Go with a smile!

Sunday, June 09, 2013

Poetic Justice

I suppose for the last few years, there hasn’t really been any football results where people have felt that it was an outrage. Last year, Man City won their first league title for 40+ years and most people were happy with that. Chelsea probably didn’t deserve to win the Champion’s league that year but many people were happy. Chelsea had been denied the chance to win the Champion’s league a few times before, most notably in 2008 and 2009, so it was good that they finally won it. They were happy for Liverpool to win the league cup, because of all their other troubles. This year, they’re quite happy for Bayern Munich to win the champion’s league, in spite of Borussia Dortmund being the fairy tale favourite, because they failed twice in the final, against Inter and Chelsea. The EPL was won by Manchester United to give Alex Ferguson a fitting send off, although there was the mischievous suggestion by Arsene Wenger that they bought Robin Van Persie, in contradiction to their normal policy of not buying older players, because Alex Ferguson badly wanted to win the league in his last year. The FA Cup was won by Wigan in a fairy tale.

There was a great achievement in 1999 for Sir Alex Ferguson to have won the treble. It was an incredible feat because they were all narrow victories. English sides have won the champion’s league four times and all four times were narrow victories in the final, although in 2008, the runner’s up would also have been English. It was a very intense and romantic treble because all three trophies were won by narrow margins. It took an incredible goal by Ryan Giggs to knock Arsenal out of the FA cup, it took a performance of a lifetime by Roy Keane to turn the champion’s league semi-final against Juventus, and it took two incredible injury time goals for Man U to beat Bayern. The league went down to the wire against one of the greatest Arsenal sides. But the fact is that it is very difficult to achieve the treble with an English side. The Man U side were unlucky against Portsmouth in 2008, when an arguably better team could have beaten them – there was no way that Man U could have lost the subsequent matches against WBA and Cardiff.

There have been two more trebles in the subsequent years. Barcelona achieved it in 2009, but it took some pretty dodgy refereeing and a Didier Drogba tirade to knock Chelsea out. Barcelona, though, only had to contend with a two horse race. In Spain you have your Valancias, your Athletico Madrids, your Sevillas, and your Bilbaos who can win the Europa leagues occasionally. But they aren’t like Tottenham, Chelsea, Liverpool and Arsenal. Inter’s win was more remarkable. But there are mainly only the three big clubs. This is not the Serie A of the late 80s and early 90s where you had your Romas, Parmas, Lazios, Sampdoria and Fiorentinas actively competing for the title every single year. As recently as 08-09, you had a season when Wolfsburg, Bayern, Stuttgart, Berlin, Hamburg and Dortmund all fighting for the title, but for the last few seasons, it’s turned into a two horse race – only Dortmund and Bayern are in it. And for all you know, Bayern could achieve the treble next week.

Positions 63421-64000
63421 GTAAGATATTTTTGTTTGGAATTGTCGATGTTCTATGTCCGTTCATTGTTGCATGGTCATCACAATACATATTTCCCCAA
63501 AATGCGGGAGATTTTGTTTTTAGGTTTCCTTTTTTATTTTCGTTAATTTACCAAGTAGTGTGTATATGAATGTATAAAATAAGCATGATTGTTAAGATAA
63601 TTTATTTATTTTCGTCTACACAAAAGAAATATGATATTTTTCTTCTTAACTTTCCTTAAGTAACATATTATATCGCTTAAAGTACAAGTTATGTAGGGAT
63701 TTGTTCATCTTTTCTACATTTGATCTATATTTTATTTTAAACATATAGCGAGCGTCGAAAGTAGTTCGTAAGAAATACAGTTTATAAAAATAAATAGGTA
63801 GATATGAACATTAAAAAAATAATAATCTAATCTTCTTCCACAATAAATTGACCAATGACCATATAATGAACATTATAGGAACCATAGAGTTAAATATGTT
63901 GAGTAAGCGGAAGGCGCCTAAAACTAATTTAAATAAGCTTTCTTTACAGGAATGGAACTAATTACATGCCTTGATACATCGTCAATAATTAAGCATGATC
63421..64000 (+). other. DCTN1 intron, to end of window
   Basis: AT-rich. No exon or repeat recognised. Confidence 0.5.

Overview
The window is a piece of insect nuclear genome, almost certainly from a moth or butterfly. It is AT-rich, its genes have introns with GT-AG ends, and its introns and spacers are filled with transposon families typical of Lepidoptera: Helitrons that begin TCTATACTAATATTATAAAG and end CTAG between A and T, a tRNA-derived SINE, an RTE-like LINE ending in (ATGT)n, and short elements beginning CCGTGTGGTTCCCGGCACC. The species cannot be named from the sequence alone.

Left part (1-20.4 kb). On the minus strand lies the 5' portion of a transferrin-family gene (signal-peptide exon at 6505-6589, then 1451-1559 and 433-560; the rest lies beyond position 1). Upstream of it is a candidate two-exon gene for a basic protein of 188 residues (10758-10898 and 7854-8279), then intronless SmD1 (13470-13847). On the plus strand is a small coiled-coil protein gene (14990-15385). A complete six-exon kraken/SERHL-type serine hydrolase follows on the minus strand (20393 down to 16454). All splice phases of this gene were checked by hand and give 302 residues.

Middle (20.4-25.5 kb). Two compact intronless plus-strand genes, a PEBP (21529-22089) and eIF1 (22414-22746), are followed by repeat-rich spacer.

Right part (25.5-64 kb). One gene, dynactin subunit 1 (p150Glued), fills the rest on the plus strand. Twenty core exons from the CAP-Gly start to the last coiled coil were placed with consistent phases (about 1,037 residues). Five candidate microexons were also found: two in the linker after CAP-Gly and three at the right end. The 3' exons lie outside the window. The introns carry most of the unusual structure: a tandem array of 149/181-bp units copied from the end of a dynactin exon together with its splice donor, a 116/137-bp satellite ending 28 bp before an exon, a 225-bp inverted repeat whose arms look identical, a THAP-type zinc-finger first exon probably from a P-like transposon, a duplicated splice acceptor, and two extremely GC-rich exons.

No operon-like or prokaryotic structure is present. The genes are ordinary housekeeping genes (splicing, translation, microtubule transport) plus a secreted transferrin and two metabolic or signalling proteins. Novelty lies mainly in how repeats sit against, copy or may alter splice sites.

What happens next will be very interesting. It used to be that the big four was Man U, Arsenal, Chelsea and Liverpool, from 2004 to 2009, with Liverpool dropping out of the top 4 just once – but they qualified for the Champions league anyway because of a freak win. Then after a year of transition during which Tottenham qualified for the Champions league, it’s been Man City, Man U, Arsenal, Chelsea ever since. But since Alex Ferguson has gone, things have gotten more interesting. The contenders for the champions league places are, realistically, Liverpool and Tottenham, other than those other four mentioned above. Alex Ferguson left behind Man U in a very good position, but there is always the chance that Chelsea or Man City or even Arsenal could mount a serious challenge for the title next season.

The paradox of the English Premier League is that it may not be very good at producing young English players. The academy systems of the EPL clubs don’t produce a lot of young talent. The Tom Cleverleys and the Phil Jones are pretty rare. Chelsea’s youth team system is a joke, and Mourinho has never been good at bringing young talent up the ranks. Wenger’s so-called youth policy consists more of scouting around for young talent from other clubs (Fabregas, Flamini, Walcott, Clichy). But they’re very good at attracting good managers. They’ve attracted Moyes, Ferguson, Wenger, Mourinho, Ancelotti, Hiddink, Benitez, Mancini, Villas Boas and now Pellegrini from other countries. And even there is a new batch of talented coaches at the mid level: your Paul Lamberts, Brendan Rodgers, Steve Clarkes, Michael Laudrups, Roberto Martinezs, Nigel Adkins, Sam Allardyces, Chris Houghtons and Alan Pardews. Never has the English Premier League been so full of promising managerial talent as right now.

That said, it’s pretty remarkable that in a short space of time, 3 out of 4 of the longest managerial reigns in the EPL have been cut short: Alex Ferguson, Tony Pulis and David Moyes (although he was moving up to Man U). That means that only Arsene Wenger would be left among the long reigning managers. But that could mean that Arsene Wenger might finally be ready to end his “coming in fourth every year is in itself a trophy” and actually make a real push for titles. After all, since he last won the FA cup in 2005, Portsmouth, Birmingham, Swansea and Wigan have won trophies, and Arsenal has had nothing.


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